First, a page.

Business groups are a common corporate organizational form in several continental European and developing countries.2 Frequently, they have a pyramidal structure with a holding company at the top and various layers of subsidiaries below. The entrepreneur typically has the majority of voting rights in every company, either directly in the holding or indirectly in the subsidiaries. A major source of finance for groups is debt, yet no model of pyramids explains how debt is chosen and allocated across group-affiliated companies. This paper investigates theoretically group capital structure and its welfare implications, and empirically how debt is allocated within Italian groups. Traditional capital structure theories refer to a stand-alone company. However, the capital structure of group-affiliated companies is richer since they have access to both the internal (within the group) and the external capital market. This structure might be affected, among other factors, by the law: in major jurisdictions the holding has indeed no obligation for the insolvency of its operating subsidiaries, unless it is proved that it was directly responsible, i.e., the holding enjoys limited liability.3 Our model builds specifically on this insight—previously ignored in the corporate finance or business group literature—suggesting that subsidiaries should raise a large fraction of group debt, since limited liability insures the holding company from costly bankruptcy in adverse contingencies. However, if lenders cannot monitor the risk of projects, the entrepreneur may allocate riskier projects in the operating unit. Anticipating this, lenders might charge higher interest rates. It may therefore pay the entrepreneur to commit not to increase excessively the risk taken by subsidiaries by raising the holding company's debt to such a level that it would default together with the operating unit when the latter is insolvent. Most of the literature on pyramidal groups emphasizes the agency problem between the group controlling agent and subsidiaries’ minority shareholders, associated with the low share of cash flow that the entrepreneur is entitled to in operating subsidiaries and hence with the opportunities for their expropriation (Bebchuk, 1999; Bebchuk et al., 2000). While these theories rationalize why stock markets are underdeveloped in countries where pyramidal groups are common, they cannot explain why banking sectors are well developed in the same countries. In other words, they explain the costs of pyramidal structures but not their potential advantages. By focusing on the relationship with lenders, we take a first step in this last direction.4 Our empirical analysis concerns group-affiliated Italian companies, for which unconsolidated accounts are available. Thanks to these data—usually not available through major commercial data providers—we are able to distinguish between external debt, obtained from outside-the-group financiers only, and total loans obtained from other group-affiliated units. Hence our empirical analysis focuses on each company's external debt.5 This is related to the entrepreneur's cash-flow share and to the type—holding or operating subsidiary—of company, while controlling for firm specific factors affecting its comparative advantage in raising debt. Our results are consistent with the predictions of the model, as we find that holding companies raise a larger portion of external debt over assets while other capital structure theories bear different implications. The paper is organized as follows. The details of the model are presented in Section 2. Section 3 contrasts the implications of previous capital structure theories with those of our model. In Section 4 we present the empirical analysis.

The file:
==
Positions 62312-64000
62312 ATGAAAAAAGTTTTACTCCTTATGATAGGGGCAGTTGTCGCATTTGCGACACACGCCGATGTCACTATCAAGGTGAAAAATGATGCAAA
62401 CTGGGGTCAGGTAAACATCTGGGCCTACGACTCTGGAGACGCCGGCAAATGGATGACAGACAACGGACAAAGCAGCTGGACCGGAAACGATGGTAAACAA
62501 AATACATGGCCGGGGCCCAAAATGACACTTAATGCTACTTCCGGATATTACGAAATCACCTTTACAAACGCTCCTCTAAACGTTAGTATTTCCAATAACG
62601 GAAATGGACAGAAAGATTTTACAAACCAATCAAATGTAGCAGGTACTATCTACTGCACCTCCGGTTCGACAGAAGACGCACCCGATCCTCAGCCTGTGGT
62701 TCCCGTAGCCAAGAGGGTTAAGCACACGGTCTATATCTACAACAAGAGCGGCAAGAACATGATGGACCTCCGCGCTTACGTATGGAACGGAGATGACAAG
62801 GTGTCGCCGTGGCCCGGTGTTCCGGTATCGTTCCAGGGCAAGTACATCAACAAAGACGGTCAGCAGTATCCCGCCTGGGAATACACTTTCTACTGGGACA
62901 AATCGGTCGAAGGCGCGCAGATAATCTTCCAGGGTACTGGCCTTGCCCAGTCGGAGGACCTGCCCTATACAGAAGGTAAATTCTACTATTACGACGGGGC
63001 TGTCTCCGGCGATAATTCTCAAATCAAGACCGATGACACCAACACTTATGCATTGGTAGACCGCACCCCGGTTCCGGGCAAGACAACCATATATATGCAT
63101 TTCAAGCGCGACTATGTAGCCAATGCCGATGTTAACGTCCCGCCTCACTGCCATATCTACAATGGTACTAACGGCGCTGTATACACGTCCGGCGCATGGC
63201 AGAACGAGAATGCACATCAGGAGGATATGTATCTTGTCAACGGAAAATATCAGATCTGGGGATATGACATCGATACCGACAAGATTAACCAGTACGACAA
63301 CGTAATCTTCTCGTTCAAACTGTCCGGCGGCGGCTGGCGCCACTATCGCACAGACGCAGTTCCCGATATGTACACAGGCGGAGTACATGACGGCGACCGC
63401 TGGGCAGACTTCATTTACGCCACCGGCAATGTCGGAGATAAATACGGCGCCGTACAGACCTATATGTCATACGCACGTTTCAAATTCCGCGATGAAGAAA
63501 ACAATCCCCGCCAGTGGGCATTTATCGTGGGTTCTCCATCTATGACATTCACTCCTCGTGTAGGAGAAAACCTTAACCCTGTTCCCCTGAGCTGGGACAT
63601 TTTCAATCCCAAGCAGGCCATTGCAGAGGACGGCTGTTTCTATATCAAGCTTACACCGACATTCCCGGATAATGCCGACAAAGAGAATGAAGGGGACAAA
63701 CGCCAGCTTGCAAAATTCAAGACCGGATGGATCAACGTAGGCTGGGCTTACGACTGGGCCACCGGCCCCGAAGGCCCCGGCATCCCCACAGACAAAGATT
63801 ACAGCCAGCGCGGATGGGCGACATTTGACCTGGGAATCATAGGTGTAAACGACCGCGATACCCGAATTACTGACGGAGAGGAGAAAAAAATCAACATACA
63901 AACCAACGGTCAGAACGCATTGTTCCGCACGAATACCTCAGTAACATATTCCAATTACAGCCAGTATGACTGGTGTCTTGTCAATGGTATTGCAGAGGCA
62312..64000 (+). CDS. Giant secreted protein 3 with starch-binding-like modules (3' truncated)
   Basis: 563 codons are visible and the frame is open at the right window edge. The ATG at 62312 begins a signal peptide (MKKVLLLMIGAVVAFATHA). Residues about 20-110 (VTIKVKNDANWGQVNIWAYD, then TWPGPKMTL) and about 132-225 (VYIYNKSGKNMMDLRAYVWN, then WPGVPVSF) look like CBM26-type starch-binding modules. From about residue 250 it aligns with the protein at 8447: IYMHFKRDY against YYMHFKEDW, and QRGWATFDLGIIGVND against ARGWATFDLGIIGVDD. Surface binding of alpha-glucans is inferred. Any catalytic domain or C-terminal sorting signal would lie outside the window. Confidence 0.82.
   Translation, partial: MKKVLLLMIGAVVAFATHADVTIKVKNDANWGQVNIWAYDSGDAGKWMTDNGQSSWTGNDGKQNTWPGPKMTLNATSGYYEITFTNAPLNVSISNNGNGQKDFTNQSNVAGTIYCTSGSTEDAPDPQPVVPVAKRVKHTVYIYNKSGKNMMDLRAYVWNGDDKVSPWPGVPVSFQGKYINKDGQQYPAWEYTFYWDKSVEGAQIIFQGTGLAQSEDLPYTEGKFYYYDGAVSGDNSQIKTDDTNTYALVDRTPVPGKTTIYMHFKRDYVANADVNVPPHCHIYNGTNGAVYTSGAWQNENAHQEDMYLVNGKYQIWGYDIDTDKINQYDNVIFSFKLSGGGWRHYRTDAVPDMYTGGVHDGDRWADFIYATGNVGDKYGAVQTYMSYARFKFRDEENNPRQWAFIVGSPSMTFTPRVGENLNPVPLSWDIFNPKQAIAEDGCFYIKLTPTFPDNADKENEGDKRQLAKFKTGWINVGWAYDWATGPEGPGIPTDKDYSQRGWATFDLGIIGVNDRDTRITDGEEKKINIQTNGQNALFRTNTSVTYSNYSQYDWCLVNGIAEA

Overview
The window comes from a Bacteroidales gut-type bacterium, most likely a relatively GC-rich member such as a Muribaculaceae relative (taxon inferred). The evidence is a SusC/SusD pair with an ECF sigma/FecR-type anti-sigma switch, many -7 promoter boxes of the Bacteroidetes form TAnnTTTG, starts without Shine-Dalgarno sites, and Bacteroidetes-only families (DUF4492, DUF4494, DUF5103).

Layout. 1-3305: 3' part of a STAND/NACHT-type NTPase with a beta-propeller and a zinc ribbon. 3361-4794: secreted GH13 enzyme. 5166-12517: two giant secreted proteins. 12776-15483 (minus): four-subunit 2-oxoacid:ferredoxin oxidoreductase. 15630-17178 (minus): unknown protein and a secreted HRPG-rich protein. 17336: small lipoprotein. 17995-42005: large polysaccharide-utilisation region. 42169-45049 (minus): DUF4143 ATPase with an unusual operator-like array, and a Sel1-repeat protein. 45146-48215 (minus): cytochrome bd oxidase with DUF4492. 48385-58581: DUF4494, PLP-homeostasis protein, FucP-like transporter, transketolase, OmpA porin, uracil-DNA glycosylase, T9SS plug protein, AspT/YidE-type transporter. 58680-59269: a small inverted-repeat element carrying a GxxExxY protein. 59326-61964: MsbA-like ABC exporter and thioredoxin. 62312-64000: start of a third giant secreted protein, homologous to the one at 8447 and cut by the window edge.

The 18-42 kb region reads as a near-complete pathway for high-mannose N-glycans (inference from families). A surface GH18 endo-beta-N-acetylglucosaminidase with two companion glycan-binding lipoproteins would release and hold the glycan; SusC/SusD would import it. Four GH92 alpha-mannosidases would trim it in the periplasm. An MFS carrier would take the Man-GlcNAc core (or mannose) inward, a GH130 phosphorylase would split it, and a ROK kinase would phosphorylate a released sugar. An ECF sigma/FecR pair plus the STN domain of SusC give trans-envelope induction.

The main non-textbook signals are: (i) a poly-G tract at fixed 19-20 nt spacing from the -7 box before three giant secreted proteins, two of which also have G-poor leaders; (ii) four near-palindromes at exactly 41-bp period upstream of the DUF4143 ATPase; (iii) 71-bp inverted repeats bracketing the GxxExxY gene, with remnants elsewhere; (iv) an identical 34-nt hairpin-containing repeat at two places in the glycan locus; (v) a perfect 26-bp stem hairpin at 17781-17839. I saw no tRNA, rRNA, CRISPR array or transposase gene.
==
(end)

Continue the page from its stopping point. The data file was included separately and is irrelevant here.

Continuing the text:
نتیجه گیری انگلیسی
The literature on business groups has so far focused on the potential expropriation of minority shareholders by entrepreneurs in countries characterized by weak investor protection. This paper contributes to understanding pyramids by shifting the focus of the analysis from equity to debt, which is their main source of external funds. It also allows one to clarify the role of the holding company's limited liability, which is a feature of the law governing business groups in major jurisdictions. Our model stresses that limited liability of the holding company may reduce bankruptcy costs by allowing for partial default of unsuccessful operating units. Protecting some units from the failure of other units is welfare improving, and this improvement is increasing in the size of bankruptcy costs. This implication might be tested in a cross-section of countries: pyramidal structures should be more valuable relative to alternative organizational forms, and hence more common, where bankruptcy procedures are costlier. Our empirical analysis sheds light on capital structure in group-affiliated companies. In our sample, holding companies raise a larger portion of external debt over assets and are net lenders to their subsidiaries. Furthermore, the correlation between company's external debt and the entrepreneur's cash-flow share is positive, when statistically significant. This evidence is inconsistent with other theories of capital structure, which imply either larger debt in operating units or the irrelevance of group capital structure. This pattern mirrors instead one equilibrium of our model, where the entrepreneur commits not to increase risk in subsidiaries by levering up the holding company—thus giving up her option of rescuing the holding from the default of operating subsidiaries. Empirical studies of capital structure usually focus on the consolidated balance sheets of listed companies. We extended the analysis to unlisted group-affiliated firms. However, smaller joint-stock companies as well as partnerships are not covered by our data sources. Further research could challenge the robustness of our findings on the basis of larger data sets which may be available in other countries. Information concerning interest rates paid by holding and operating companies may also help to further discriminate among competing hypotheses concerning group capital structure.